sparks fly at paris motorshow

gaggle of new electric cars marks the day diesel began to die

4y ago

Paris - a place in France full of many, many French people and once a year also home to the final European motor show of the year, coincidentally called “The Paris Motorshow”. Well actually, the organisers call it “Global of the car 2016” but in French for obvious reasons and only for this year because by this time next year it won’t be 2016 anymore. 

The unveiling of a gaggle of new and upcoming supercars, hypercars and hot hatchbacks couldn’t disguise the overriding theme of this year’s gallic car-fest - Diesel, it seems, is dead…..Or at the least, it’s beginning the first of a long series of appointments with specialists before being shuffled off to a Swiss clinic for a glass of something bitter and very final. 

Renault and Nissan's Chief Exec was the first man in white coat to give his prognosis - He says electric cars will outsell diesel and petrol in China within the next 3 to 4 years. Closer to home, industry analysts say diesel sales will fall from 50% today, accounting for just 9% of the market by 2030.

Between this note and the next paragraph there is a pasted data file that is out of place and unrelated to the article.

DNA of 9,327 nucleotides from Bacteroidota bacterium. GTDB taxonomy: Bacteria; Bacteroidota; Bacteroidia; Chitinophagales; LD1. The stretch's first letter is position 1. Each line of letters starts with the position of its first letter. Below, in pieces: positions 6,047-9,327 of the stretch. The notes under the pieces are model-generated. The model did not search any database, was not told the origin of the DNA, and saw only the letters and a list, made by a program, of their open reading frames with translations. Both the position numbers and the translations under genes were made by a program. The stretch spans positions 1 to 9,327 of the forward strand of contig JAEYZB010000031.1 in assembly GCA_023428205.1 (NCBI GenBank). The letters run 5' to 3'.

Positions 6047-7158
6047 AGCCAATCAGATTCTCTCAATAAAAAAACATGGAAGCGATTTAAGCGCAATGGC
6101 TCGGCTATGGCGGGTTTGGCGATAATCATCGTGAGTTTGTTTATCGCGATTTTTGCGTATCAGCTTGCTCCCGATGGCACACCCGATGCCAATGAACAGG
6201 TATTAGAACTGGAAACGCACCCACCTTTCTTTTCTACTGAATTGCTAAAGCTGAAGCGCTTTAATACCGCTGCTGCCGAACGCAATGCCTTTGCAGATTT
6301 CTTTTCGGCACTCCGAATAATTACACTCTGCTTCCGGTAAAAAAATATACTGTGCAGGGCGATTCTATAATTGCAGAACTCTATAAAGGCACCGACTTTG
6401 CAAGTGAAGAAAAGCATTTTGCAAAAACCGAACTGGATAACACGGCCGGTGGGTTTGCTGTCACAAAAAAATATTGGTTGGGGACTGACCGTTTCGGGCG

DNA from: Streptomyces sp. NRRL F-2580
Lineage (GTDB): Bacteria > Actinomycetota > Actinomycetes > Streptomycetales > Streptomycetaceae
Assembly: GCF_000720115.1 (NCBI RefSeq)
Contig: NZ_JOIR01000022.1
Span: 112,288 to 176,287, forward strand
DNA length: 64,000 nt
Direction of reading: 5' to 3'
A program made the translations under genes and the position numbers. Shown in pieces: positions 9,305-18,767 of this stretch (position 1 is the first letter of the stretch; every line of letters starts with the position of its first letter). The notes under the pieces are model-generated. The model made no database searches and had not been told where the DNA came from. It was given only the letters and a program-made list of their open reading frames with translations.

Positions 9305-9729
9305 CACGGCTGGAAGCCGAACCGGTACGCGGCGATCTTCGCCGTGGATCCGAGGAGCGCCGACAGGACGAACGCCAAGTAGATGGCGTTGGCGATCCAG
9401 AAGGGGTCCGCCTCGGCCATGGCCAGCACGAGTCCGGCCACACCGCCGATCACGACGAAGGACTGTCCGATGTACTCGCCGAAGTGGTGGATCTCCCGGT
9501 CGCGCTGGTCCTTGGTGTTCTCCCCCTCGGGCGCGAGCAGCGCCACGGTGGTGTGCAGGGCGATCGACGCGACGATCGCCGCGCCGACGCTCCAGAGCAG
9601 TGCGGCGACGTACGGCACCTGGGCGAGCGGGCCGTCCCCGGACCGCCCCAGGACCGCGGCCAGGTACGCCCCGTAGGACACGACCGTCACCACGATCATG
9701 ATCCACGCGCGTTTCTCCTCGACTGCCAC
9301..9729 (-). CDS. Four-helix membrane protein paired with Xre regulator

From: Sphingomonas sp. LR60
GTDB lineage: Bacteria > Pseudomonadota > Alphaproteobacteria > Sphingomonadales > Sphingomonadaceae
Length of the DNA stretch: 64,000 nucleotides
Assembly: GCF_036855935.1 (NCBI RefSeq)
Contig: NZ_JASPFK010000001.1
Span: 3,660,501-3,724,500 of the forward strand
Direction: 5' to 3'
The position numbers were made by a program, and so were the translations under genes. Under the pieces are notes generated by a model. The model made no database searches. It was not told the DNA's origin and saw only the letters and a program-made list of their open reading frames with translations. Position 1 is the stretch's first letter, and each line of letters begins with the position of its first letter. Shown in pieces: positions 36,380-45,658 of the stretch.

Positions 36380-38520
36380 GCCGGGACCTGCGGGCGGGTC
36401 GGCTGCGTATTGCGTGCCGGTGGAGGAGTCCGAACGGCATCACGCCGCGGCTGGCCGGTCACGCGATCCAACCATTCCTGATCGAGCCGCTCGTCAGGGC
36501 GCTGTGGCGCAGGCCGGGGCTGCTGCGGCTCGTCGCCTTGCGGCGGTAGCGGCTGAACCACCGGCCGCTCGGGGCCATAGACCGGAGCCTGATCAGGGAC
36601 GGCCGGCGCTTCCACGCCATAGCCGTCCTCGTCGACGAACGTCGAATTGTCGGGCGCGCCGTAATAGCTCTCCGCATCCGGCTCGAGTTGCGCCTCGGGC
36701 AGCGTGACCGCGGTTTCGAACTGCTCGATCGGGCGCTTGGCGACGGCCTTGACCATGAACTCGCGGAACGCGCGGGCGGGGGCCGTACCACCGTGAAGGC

Driven partially by ever tightening emissions rules, there’s also a spike in the production of batteries starting this year which could cause the cost of electric car development production to fall, along eventually with retail prices. 

This research and Carlos Goshn’s words were played out for all to see as the show’s halls played host to the unveiling of new battery powered cars and concepts from Opel, Mercedes Benz and of course Renault and Nissan themselves. 

Volkswagen too brought some electrons of their own in the shape of their stunning ID electric concept, along with a commitment to launch 30 new electric models over the next 8 years. The ID, drawn with more than a hint of the current Scirocco, will be the first to hit the roads in 2020. 
However, VW’s boss Herbert Diess says diesel will still play a part in keeping Europe clean for the next few years as the car industry works to meet the EU’s current carbon dioxide targets. 

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